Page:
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Learning to Manage This Catastrophic Mind of Mine


Anxiety. Seven complex letters that come equipped with nausea, overthinking, difficulty sleeping, palpations, nervousness. Not to mention depression can be attached or sold separately.

As I’m waking up to begin the day, I can already tell if it’s going to be a walk in the park, or a battlefield. Very rarely is it ever an “in between,” or “OK” day. As I’m sitting on the edge of my bed, the negative thoughts engulf me of what awful aspects could enfold during the day. My brain becomes clouded by darkness as various questions drift into my consciousness:

Why can’t I seem to be happy?

Why can’t I just pull it together?

Why am I even existing as a physical entity?

What is my purpose and will I ever find it?

Yet I force myself out of my refugee (the bed) to pick out an outfit. Not just any outfit, I’m talking about putting on my “happy” or “neutral” face to hide my true self from the world. Walking down the street I see a few familiar faces, as I force a smile back. At the job and in the classroom the common greeting of “Hi. How are you,” has become a robotic smile and an answer of “I’m fine. Thanks. What about you?” Yet I really want to scream out my true feelings written on my face and all the chaotic thoughts haunting my mind.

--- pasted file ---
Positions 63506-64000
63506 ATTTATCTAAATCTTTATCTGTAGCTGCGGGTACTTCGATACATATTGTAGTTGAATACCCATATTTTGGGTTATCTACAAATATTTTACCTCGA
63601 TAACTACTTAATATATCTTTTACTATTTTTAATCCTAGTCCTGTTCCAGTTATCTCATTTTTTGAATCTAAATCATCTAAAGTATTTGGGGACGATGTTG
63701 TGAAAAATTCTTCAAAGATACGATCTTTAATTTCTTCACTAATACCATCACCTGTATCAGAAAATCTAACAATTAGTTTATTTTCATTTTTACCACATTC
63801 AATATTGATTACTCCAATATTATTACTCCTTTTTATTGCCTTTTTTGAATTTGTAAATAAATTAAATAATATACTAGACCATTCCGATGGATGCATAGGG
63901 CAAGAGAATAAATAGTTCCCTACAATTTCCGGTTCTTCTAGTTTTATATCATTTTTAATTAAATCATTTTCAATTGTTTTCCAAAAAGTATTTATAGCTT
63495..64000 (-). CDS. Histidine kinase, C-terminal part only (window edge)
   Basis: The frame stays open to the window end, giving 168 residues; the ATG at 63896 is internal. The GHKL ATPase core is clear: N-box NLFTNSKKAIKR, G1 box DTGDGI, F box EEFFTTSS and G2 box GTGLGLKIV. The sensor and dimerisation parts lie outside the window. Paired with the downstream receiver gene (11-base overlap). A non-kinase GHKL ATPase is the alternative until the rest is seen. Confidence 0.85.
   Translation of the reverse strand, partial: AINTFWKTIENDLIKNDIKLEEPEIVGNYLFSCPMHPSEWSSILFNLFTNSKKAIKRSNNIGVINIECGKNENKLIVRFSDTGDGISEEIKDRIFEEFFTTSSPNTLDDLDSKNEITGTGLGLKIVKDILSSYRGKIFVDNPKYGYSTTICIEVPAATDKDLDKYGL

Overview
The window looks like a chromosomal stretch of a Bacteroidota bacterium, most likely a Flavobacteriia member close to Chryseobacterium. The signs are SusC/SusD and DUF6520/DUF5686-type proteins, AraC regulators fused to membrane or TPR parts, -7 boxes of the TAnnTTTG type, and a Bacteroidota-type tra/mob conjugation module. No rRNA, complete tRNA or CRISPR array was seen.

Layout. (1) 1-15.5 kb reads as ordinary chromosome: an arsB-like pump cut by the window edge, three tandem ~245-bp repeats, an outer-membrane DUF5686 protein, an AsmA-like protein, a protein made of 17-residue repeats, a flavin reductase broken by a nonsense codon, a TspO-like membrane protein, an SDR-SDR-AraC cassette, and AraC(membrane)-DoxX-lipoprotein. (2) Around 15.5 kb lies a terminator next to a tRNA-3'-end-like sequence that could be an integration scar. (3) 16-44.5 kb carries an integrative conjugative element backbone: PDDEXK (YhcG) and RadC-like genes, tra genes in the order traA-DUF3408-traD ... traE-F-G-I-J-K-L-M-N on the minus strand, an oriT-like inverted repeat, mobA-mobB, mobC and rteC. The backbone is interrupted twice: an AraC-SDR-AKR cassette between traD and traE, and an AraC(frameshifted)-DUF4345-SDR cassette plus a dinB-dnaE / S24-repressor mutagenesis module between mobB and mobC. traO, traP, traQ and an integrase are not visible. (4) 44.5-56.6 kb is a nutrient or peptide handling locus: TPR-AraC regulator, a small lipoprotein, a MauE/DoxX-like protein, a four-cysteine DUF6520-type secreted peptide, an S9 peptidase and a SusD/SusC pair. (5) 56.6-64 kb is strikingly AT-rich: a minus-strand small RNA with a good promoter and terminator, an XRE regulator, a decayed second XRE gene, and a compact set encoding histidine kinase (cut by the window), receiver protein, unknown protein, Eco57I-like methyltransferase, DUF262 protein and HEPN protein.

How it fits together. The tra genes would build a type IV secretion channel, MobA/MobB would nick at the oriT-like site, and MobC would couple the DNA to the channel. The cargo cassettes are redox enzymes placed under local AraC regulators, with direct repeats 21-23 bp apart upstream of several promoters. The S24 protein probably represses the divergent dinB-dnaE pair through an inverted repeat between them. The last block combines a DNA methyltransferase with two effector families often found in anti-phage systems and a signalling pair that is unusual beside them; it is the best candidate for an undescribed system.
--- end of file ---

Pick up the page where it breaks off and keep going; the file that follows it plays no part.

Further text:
Now in my case you can add social anxiety into the mix, in which communicating with people becomes another struggle. For the friends I meet, I hold onto them because they’re far and few in between. Do I speak of my anxiety? Oh no! I used to think “Everybody has problems, who wants to hear or even care about mine?” I don’t feel like hearing the typical responses of:

Cheer up.

Things will get better.

Stop being so down on yourself.

As if I choose to have these overwhelming thoughts creep in my head on a daily basis.

Then night comes as I find myself alone with my thoughts, with the occasional tears that flood from my tears, in which my pillow catches. Never grabbed the razor or a knife, but I did learn how to pick up my pen. I pretend that the paper is my skin, as my words bleed emotions between each line. The tears create droplets and bring back the past memories, toxic people and situations that were never meant to be.

I have found comfort in my solitude, while learning to manage this catastrophic mind of mine, perfecting the art of loving myself including these “societal flaws.” Nonetheless on my journey, I am thankful for my real paper and my pen.


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